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Somber vigil for Josh Savyon

Union Leader Correspondent

August 16. 2013 9:33PM

Dozens of people gathered on the Amherst town green in honor of Josh Savyon, 9, who was killed by his father Muni Savyon in a murder-suicide at the YWCA in Manchester last Sunday. (NANCY BEAN FOSTER/Union Leader Correspondent)

AMHERST — Dozens of friends, family and community members gathered together on the town green on Friday night to light candles in memory of Josh Savyon, a fourth-grader who was killed by his father in a murder-suicide last Sunday.

During a supervised visit at the YWCA in Manchester, Muni Savyon, 54, shot and killed his son, Josh, 9, before turning the gun on himself.

The community of Amherst, where Josh lived with his mother, Becky Kendall Ranes, and his stepfather Ben Ranes, has been reeling since the shooting. The candlelight vigil was organized to give people a place to share their grief and remember Josh, said organizer Mike Costolo.

"Amherst is a tight community, not just people who share a zip code," said Costolo. "The idea for the vigil started on Facebook and just grew from there. More than 50 people jumped in to help."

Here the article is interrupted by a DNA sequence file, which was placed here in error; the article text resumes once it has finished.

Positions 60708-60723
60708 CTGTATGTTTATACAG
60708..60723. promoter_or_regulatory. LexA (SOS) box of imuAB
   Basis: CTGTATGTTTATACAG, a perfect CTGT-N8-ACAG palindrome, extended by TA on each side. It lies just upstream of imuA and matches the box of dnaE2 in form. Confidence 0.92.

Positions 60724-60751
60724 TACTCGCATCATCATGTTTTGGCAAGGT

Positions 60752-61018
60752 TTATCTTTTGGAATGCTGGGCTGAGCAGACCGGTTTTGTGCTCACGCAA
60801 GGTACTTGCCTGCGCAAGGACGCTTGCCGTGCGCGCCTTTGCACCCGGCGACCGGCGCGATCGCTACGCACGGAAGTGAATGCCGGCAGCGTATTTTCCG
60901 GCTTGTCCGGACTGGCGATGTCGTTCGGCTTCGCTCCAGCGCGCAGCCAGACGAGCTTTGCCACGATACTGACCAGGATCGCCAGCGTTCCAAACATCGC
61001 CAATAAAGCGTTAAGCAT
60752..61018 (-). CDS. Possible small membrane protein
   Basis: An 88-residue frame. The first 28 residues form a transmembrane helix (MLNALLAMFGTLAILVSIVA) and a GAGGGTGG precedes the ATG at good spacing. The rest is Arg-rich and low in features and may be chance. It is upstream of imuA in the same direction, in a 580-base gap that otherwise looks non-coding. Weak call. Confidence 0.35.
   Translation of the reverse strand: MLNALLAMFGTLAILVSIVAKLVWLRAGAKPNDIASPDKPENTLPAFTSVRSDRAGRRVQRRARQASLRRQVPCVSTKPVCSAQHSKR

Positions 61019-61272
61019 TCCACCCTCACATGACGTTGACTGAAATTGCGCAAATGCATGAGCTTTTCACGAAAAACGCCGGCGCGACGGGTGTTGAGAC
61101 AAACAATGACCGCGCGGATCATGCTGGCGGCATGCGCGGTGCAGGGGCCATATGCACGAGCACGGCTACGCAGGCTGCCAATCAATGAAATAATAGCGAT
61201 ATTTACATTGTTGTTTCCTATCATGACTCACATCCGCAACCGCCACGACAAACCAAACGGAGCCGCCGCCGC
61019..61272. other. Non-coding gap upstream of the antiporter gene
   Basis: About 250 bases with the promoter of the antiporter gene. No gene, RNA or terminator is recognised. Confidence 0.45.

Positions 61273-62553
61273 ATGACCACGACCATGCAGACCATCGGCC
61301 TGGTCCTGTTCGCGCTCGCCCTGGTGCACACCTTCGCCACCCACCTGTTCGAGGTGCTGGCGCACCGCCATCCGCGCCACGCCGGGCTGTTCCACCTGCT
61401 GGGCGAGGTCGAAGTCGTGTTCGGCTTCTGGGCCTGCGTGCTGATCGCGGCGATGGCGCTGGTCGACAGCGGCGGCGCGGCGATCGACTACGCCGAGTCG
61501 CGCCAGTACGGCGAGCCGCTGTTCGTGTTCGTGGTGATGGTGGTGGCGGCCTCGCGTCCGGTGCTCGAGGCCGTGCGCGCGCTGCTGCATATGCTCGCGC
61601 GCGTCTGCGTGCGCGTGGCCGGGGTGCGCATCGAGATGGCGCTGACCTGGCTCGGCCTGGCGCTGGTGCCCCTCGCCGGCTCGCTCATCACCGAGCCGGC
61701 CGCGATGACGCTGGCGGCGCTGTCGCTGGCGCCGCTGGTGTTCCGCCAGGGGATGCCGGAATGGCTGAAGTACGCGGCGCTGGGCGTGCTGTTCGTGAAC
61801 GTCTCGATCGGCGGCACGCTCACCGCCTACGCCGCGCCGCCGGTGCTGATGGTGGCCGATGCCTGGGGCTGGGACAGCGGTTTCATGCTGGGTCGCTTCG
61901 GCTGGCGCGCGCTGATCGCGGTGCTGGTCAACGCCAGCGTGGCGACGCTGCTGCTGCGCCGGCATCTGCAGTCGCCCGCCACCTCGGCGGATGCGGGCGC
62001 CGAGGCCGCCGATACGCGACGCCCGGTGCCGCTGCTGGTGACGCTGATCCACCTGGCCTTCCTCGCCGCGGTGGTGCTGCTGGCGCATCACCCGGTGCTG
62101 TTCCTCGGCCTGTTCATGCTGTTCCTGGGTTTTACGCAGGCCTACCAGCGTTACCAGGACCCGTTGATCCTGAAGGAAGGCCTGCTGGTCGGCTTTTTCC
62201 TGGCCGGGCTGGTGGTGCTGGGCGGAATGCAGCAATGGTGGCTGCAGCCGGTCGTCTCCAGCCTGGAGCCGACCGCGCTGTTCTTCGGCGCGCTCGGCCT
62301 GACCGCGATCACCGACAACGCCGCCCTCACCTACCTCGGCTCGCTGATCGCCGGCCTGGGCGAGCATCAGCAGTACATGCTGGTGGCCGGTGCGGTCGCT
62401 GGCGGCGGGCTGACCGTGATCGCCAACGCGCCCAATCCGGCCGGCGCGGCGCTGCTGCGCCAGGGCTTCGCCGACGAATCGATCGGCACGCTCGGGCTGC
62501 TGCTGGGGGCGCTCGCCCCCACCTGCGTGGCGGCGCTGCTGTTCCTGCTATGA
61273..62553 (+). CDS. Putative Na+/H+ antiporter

Candles, donated by the Amherst WalMart and the local Boy Scouts, were lit in memory of Josh, who was preparing to start fourth grade at Wilkins School.

Principal Gerry St. Amand, who addressed the crowd, said the boy was looking forward to the new year with the teacher he really wanted, Mr. Wright. St. Amand told the story of how Josh campaigned to get into Mr. Wright's class, talking to other staff and St. Amand as well about his desire to have a man for teacher.

Josh's wish came true by luck of the draw, said St. Amand, but the boy only got to spend one day with Mr. Wright at the end of the last school year.

"He meant so much to all of us at Clark-Wilkins," said St. Amand. "We are not used to losing children the way we lost Josh. He will always live in our memories."

The past week has been difficult for friends and classmates of Josh as their parents grappled with telling their children about the tragedy.

"Every now and then, he just bursts into tears," said Cherina Cohen, whose son Malachi was friends with Josh.

"You always see these things on the news," said Cohen, whose husband Jay led Josh's Cub Scout pack, "but when it's a community tragedy like this, it hits home a lot harder."

Town Adminstrator Jim O'Mara told the gathering that though the events that occurred last Sunday can't be changed, his friends and family should, "Cherish and hold dear those times you got to spend with Josh."

The boy's step-grandmother, Sharon Kendall, tearfully expressed gratitude for the public support, and family member Martha Hongisto recalled the smile that Josh always wore.

"He just took such joy out of so many different things," she said. "It was just fun to watch him."

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